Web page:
In that previous post I found myself saying:
I can just about conceive circumstances in which “Royal Prerogative” might need to be invoked — short of a declaration of War. Say the administration of a devolved Assembly became totally unmanageable …
That post was already over-long, so I omitted the small matter of:
This is an interesting document, because (at the end of the last Labour government) it attempted to identify where the Royal prerogative persisted; and even where it should be going.
Not entirely surprisingly, once Tories are running the show, that script-line gets lost. We haven’t entirely overcome the ancient Royalist and Roundhead cleavage.
One surprise, though, was just how restricted the Prerogative had become:
All of a sudden, it looks “containable”, though there’s an obvious (and very relevant in the context here) quibble in the final sentence there.
When we arrive at the “summary” of the document’s purpose:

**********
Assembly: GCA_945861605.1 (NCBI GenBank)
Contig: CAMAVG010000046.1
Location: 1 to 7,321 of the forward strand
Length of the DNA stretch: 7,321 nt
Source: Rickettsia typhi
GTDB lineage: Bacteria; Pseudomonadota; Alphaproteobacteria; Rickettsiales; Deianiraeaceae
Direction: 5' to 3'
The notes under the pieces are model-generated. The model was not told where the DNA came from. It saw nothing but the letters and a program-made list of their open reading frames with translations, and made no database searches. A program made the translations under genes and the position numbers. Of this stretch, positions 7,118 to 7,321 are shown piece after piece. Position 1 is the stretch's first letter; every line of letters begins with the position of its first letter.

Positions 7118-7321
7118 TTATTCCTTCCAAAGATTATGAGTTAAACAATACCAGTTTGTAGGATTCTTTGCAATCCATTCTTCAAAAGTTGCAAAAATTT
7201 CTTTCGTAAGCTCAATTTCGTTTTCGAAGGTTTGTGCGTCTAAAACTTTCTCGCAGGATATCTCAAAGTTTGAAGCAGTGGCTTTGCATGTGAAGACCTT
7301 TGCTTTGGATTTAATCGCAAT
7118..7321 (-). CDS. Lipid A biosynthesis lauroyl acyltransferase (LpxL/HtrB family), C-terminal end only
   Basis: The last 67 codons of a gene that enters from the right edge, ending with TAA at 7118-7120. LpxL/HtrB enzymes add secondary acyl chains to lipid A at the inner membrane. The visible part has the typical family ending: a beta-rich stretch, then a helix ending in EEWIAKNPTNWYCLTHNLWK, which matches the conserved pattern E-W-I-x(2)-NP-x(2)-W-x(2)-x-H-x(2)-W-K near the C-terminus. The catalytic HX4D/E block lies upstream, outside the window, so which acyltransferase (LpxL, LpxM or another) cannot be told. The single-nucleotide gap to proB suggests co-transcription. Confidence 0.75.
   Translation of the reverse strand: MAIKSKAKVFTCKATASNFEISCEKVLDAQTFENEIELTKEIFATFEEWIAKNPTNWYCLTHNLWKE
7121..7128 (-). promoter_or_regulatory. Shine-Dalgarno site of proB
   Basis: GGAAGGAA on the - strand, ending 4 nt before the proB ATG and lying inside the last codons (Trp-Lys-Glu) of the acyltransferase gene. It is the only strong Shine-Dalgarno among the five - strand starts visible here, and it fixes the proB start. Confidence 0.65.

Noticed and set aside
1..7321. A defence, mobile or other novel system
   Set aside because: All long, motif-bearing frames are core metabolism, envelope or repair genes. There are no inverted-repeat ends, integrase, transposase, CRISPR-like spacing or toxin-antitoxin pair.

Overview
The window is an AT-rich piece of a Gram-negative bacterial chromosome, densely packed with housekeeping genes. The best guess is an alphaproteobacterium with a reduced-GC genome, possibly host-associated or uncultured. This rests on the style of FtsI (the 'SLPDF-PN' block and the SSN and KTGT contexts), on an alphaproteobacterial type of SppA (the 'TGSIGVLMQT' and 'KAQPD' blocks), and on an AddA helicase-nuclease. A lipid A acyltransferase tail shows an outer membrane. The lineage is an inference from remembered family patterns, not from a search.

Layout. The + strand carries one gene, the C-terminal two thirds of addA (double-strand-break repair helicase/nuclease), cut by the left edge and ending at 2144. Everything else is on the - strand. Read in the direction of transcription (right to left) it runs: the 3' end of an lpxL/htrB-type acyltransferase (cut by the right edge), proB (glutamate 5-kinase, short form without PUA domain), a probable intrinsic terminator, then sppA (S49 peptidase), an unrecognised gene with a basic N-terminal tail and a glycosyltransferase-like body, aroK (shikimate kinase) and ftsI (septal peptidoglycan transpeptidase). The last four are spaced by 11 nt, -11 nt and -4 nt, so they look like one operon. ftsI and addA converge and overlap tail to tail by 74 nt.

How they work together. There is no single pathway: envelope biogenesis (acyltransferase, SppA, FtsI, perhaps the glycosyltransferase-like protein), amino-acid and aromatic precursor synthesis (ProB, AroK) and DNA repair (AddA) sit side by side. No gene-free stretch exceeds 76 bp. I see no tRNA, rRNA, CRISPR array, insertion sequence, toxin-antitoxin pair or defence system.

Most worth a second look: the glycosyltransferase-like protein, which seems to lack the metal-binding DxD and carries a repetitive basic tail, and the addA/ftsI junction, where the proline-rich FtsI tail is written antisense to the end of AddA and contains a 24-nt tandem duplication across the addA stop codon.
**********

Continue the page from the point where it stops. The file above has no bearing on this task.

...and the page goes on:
to provide an overview of areas where ministerial prerogative powers are exercised, or have been exercised recently
Here again we encounter an account of Prerogative with a particular significance in the #Brexit context:
Happily, on that basis, Messers Boris Johnson, Neil Fox and David Davis (messers all), with Madame May “directing”, can carry on diplomatically. Not that diplomacy seems to have been the name of their recent games.
May be I’m being picky (what’s new?) but then I have to see something awry:
The “Power to make and ratify treaties” doesn’t logically extend to abrogating them.
And that’s what Article 50 does.